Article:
While the workflow we are following in this tutorial requires the outputs of your analysis code to be stored in an ntuple, it is also common to store the information in histograms.
There are several ways to manage histograms, but here we will show a
way that allows you to manage histograms in the same way whether you
are running your algorithm in EventLoop or Athena. Using a histogram
is typically a two-step process, first you book the histogram indicating
the name, binning, etc. then you fill the histogram. As an example
let’s use the
eventNumber that we’ve already looked at. Later in the
tutorial, you will be asked to produce histograms for objects such as
electrons and muons.
First, add the following include to
Ordinarily, it would be better to put this in
MyxAODAnalysis.cxx, but we will need it in the header file later, so we may as well put it there now.
Booking should happen in the
initialize() function of your algorithm.
Though in exceptional cases you may want to delay this to the processing
of the first event. (In case the creation of the histogram depends on
what sort of sample you are processing.) Either way you call:
ANA_CHECK (book (TH1F ("eventNumber", "eventNumber", 100, 394.445e6, 394.455e6))); // event number
Note that the binning defined here is very specific to the input file. This is meant to simply be an example of how to book and fill histograms. In an analysis scenario, you likely wouldn’t be filling an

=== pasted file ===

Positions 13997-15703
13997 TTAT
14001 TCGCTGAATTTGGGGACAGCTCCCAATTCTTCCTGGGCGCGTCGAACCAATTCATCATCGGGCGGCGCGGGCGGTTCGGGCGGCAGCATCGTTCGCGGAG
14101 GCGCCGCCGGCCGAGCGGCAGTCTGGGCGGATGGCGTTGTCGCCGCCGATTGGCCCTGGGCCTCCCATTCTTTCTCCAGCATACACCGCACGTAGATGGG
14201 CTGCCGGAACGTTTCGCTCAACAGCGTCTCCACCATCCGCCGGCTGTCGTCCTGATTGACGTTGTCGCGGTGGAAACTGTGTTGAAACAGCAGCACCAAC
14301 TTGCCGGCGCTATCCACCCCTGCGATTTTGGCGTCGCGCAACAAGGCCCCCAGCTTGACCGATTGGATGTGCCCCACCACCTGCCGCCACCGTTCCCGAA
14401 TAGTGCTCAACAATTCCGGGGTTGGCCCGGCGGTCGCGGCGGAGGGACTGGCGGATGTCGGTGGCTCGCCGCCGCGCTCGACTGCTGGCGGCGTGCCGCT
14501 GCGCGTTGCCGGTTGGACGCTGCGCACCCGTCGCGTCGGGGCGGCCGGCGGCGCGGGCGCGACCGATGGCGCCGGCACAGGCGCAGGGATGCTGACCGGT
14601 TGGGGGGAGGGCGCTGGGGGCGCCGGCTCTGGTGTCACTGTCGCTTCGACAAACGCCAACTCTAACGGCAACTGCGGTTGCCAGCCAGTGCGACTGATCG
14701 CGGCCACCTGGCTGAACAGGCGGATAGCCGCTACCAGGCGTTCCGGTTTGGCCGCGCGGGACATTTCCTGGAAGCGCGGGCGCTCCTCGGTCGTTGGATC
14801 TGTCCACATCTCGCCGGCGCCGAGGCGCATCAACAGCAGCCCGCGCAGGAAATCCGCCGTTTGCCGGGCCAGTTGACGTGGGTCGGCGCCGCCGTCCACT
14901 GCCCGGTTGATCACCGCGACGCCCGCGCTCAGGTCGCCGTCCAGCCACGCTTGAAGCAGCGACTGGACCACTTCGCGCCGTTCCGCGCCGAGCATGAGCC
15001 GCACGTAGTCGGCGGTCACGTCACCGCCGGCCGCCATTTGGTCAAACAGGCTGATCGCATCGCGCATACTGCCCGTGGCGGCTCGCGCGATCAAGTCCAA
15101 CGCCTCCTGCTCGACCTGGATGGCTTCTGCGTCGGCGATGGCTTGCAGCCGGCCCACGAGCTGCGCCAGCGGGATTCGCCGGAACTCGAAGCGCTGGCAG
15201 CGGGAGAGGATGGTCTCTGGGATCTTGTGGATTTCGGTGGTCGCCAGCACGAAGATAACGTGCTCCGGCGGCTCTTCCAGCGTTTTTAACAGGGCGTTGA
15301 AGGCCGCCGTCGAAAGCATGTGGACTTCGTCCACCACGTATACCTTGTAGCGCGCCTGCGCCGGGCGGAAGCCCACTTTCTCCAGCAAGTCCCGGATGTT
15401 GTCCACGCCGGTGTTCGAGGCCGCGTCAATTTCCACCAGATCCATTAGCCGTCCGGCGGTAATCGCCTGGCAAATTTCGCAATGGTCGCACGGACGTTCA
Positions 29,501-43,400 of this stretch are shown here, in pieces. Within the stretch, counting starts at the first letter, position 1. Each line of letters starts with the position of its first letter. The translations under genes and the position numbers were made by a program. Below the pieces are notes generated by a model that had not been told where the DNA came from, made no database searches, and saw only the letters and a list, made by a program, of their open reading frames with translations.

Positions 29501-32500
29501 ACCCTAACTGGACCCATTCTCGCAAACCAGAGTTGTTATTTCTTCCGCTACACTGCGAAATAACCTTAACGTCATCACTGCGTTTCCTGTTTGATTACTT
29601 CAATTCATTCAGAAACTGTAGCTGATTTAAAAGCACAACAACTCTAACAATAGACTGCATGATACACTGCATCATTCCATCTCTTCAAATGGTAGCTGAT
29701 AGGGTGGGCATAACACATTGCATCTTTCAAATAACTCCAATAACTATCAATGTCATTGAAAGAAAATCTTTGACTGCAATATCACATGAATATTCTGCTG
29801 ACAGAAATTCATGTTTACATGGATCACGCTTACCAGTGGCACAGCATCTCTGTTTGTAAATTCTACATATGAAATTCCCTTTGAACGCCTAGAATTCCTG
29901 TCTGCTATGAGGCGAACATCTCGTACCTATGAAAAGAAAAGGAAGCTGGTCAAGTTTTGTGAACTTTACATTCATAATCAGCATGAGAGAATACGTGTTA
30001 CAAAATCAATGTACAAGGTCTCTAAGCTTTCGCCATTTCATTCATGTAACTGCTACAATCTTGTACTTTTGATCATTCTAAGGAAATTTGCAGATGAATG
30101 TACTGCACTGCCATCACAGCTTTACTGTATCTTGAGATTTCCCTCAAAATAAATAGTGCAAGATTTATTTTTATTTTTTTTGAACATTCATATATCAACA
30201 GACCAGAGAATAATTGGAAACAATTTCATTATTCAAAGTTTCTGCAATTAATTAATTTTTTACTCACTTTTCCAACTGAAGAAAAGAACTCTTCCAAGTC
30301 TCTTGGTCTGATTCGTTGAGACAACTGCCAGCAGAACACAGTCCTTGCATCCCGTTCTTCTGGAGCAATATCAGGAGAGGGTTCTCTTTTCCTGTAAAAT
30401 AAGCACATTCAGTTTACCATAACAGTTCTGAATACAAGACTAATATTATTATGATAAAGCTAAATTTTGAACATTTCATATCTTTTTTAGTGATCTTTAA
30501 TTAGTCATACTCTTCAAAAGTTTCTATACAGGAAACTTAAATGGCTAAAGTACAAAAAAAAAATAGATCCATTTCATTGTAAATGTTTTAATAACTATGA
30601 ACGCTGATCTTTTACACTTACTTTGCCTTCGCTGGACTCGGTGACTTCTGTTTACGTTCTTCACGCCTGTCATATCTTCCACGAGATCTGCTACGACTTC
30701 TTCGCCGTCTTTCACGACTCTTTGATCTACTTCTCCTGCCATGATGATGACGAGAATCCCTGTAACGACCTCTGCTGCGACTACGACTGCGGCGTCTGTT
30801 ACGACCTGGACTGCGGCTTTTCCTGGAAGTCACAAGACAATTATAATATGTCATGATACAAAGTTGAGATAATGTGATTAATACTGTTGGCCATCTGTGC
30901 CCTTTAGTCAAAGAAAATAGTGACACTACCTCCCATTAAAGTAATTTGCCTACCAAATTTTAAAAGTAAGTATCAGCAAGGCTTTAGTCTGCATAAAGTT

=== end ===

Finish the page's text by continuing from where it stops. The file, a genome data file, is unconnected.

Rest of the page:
eventNumberhistogram and therefore wouldn’t need to fine tune the binning like this.
You should prefer using the
initialize() function, because that
method is called before processing any events and makes sure that
the histogram gets created even if we don’t process any events.
And then inside
execute() let’s fill the histograms with the
eventNumber information we’ve already retrieved:
hist ("eventNumber")->Fill (m_eventNumber);
That is it on the c++ side. Now let’s compile your code.
To now successfully run your updated code, you need to do slightly different things depending on whether you are using EventLoop or Athena. In the following we describe these differences.
EventLoop creates a file automatically for your output histograms, you don’t need to modify your job submission script at all to run your histogram writing algorithm.
Once your job is finished you can find the histogram(s) inside the
unique directory you created at job submission (
is a different file for each sample you submitted (
so in our case we have only one
submitDir/hist-dataset. Please note
that the second part of the histogram file name will correspond
directly to the name of the sample in SampleHandler, while the first
hist-) is set by EventLoop and can not be changed.
Note that there is another output file in the
hist/dataset.root. This is not the file that contains your output histograms.
The formalism is exactly the same as
for trees. You need to tell
THistSvc service which file to write for the
stream. You can just add the following to your jobOptions to do this
(see main athena tutorial
for more info):
jps.AthenaCommonFlags.HistOutputs = ["ANALYSIS:MyxAODAnalysis.outputs.root"] svcMgr.THistSvc.MaxFileSize=-1 #speeds up jobs that output lots of histograms
Just as for trees, you can assign a different stream name to your algorithm, and create the output file with a different stream name. Allowing you to create multiple files from multiple algorithms.